The end result is a game that is thought provoking, unique, and, above all, very enjoyable. There is some luck present, but most of the extremes of card distribution are self-correcting, because of the pie division rule. Games tend to be quite close, since it is not at all difficult to beat on the leader. Actually, a more difficult skill is figuring out who the leader is, since so much of the scoring occurs at the end of the game -- experienced players soon learn to at least partially ignore the scoring track and check aristocrats and bridge structure. Although there are plenty of subtleties in gameplay to be discovered, this is a game that invariably plays very well the first time. In fact, my initial trial of San Marco is one of the best gaming experiences I've ever had. I've played half a dozen times since then and my opinion hasn't diminished one bit.
The three player game plays very much like the four player. The main difference is in the card dividing process. On every turn, one player divides six Action and four Limit cards into three piles. One opponent will be able to choose from all three piles, and the other will choose from the two remaining piles, leaving the third for the divider. I think I slightly prefer the four player game because dividing for two is a little more enjoyable for me than dividing for three. But the fact remains that if you're looking for a meaty game for three players, San Marco is one of your best choices, which only adds to the game's appeal.
Are there any problems with the game, other than the fact that it can handle no more than four? Well, it's not a game in which you can plan a long term strategy. The game position can change, sometimes dramatically, with every turn. The key is to be able to make the best choices given the current situation. I actually prefer games like that, but not everyone will agree. A more serious potential problem is the time required to divide the cards. This is an unusual mechanic requiring a very different way of thinking. Some players will pick it up right away and some players will struggle with it. If a game has too many struggling players, it can lead to some downtime issues. San Marco definitely works best when played at a brisk pace, so this can diminish the playing experience a bit. If your group is having this problem, I would suggest playing with three. Although the dividing decisions can be even thornier, there's no reason why the divider can't make his choices with the cards face up. Letting everyone see what's coming up, and possibly projecting how they would split the cards, effectively eliminates the problem of downtime.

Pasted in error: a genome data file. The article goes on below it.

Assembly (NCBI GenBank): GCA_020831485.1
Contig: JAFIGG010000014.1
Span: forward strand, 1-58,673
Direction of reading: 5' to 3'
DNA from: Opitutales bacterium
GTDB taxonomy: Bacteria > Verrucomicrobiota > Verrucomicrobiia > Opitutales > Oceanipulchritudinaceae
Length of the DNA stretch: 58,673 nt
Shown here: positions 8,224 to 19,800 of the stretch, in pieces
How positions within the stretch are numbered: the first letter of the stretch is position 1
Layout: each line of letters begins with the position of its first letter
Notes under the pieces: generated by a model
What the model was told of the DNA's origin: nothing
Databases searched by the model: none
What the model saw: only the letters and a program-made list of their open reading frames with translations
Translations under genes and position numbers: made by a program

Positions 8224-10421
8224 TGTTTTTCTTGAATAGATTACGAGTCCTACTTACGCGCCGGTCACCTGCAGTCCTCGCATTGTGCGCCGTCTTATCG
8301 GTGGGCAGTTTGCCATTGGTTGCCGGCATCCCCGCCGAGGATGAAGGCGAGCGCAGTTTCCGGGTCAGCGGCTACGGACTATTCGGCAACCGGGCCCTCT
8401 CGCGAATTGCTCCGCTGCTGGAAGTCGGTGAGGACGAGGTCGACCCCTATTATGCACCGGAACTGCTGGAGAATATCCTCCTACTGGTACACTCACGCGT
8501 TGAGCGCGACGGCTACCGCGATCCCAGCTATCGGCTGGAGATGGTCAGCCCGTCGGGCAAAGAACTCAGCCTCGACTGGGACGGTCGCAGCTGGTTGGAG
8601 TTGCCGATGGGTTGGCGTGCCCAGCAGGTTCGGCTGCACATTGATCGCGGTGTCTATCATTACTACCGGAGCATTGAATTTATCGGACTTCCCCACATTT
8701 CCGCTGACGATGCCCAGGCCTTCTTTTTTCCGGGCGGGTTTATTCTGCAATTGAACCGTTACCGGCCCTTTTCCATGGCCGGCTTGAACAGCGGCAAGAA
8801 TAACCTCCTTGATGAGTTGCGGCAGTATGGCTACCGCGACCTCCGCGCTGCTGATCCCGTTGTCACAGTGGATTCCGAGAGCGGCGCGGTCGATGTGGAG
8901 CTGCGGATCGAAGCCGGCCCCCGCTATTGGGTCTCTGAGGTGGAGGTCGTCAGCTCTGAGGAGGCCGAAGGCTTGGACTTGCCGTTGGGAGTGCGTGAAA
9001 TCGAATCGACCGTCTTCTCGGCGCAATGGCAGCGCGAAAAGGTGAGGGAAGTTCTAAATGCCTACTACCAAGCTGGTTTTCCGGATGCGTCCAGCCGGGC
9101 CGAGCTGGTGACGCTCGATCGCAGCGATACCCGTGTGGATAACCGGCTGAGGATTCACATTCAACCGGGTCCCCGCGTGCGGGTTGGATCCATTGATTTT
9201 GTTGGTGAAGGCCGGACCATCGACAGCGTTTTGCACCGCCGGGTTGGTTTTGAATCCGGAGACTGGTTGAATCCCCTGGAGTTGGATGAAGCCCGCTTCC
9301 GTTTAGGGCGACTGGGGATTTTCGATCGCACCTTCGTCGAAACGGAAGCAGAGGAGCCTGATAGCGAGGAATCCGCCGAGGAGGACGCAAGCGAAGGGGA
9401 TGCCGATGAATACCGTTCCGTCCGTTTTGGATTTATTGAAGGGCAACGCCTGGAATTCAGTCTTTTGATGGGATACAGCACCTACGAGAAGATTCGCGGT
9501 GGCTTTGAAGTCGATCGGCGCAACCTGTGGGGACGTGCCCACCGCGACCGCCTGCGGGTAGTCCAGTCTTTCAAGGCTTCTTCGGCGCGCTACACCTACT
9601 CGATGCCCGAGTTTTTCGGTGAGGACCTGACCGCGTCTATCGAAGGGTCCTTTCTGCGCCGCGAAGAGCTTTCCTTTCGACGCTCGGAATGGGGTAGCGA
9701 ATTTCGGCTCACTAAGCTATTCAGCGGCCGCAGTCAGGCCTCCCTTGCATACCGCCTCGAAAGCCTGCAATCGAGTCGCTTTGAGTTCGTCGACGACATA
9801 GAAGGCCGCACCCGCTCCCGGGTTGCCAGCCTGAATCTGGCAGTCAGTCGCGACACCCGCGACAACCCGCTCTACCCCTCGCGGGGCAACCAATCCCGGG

To summarize, San Marco is a very well crafted game featuring fresh, unique mechanics and a fine physical appearance. It's a highly enjoyable design that I would unquestionably recommend to any gamer. Overall, a most impressive creation that places Alan Moon firmly back into the winner's circle and ushers Aaron Weissblum into the select company of star game designers.